U.S. tariffs removed from Port Hawkesbury Paper's products
'It had strained our business significantly,' says co-manager of mill
A paper mill in Port Hawkesbury, N.S., is celebrating a decision by the United States Department of Commerce to end countervailing duties that were imposed in 2015 on its glossy paper.
Some American companies had complained that several Canadian mills, including Port Hawkesbury Paper, were receiving unfair subsidies.
The tariff against Port Hawkesbury Paper was 20.18 percent.
Mill officials won't say exactly how much the tariffs cost the company over the past 36 months, but co-manager Mike Hartery said the impact was significant.
"It had strained our business significantly, to the point where there would be a concern as to whether it would be an ongoing operation in the area," said Hartery.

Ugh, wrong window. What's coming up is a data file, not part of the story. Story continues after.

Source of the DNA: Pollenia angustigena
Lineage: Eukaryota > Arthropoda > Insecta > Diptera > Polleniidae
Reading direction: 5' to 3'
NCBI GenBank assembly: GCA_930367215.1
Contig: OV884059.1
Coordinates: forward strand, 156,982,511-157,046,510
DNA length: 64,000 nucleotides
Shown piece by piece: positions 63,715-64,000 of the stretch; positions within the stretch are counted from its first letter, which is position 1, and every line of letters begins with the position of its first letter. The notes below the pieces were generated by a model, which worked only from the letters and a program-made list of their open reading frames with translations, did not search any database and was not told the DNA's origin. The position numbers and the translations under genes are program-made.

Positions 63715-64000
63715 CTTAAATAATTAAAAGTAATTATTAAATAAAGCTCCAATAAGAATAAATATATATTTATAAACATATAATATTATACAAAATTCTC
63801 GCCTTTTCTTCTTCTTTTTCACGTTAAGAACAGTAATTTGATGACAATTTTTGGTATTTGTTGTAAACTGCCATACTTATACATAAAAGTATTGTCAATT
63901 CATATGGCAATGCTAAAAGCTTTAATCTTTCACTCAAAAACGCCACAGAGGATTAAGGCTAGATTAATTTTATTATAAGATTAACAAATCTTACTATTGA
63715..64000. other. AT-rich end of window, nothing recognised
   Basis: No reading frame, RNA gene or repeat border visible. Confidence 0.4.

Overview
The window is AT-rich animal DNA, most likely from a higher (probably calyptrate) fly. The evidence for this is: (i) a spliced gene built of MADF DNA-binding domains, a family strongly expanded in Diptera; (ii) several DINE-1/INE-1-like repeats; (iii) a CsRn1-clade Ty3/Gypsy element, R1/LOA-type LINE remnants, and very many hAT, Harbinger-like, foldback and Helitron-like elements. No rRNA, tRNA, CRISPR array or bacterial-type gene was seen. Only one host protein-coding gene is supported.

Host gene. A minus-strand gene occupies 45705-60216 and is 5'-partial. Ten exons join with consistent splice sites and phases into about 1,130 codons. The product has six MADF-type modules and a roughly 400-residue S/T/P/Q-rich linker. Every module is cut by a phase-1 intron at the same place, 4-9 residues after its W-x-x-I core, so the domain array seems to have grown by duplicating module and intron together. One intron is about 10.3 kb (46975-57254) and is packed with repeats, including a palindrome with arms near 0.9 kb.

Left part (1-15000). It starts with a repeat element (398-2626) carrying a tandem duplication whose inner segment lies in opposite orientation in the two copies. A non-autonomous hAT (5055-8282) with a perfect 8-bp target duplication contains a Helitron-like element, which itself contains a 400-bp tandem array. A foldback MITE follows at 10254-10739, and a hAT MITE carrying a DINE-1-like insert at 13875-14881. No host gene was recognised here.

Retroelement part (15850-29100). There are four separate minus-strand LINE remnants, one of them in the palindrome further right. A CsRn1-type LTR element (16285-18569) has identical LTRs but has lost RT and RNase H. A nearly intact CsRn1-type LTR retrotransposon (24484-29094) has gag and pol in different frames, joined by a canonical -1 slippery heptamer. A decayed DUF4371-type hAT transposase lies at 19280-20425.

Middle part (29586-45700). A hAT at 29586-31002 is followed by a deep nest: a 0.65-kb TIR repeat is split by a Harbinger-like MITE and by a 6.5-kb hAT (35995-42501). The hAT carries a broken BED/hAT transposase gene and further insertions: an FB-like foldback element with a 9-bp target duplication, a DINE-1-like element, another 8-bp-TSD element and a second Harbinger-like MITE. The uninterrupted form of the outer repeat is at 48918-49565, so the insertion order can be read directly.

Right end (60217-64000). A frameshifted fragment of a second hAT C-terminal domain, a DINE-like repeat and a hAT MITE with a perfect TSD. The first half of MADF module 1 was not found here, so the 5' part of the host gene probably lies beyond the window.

The decision to end the duties came Friday, after the last remaining U.S. producer of glossy paper involved in the complaint, Verso Corp., withdrew its objections.
Verso reached a settlement with Port Hawkesbury Paper and J.D. Irving of New Brunswick this spring, which will see the two Canadian companies pay Verso up to $42 million.
That money will come from the duties that the Canadian companies will be refunded, dating back to 2015.
Port Hawkesbury Paper officials will not say how much they expect to get back, but they said the ruling will also allow the mill to ramp up its sales in the U.S., which traditionally has been its largest market.
'Minimize some of that exposure'
"We definitely focused our sales efforts outside the U.S. to try to minimize some of that exposure," said Bevan Lock, a co-manager with Port Hawkesbury Paper.
He said sales to other countries came at an increased cost because of "transportation and logistics."
Port Hawkesbury Paper produces 360,000 tonnes of supercalendered paper a year, which is used in retail flyers, magazines and catalogues.
The mill employs 330 people.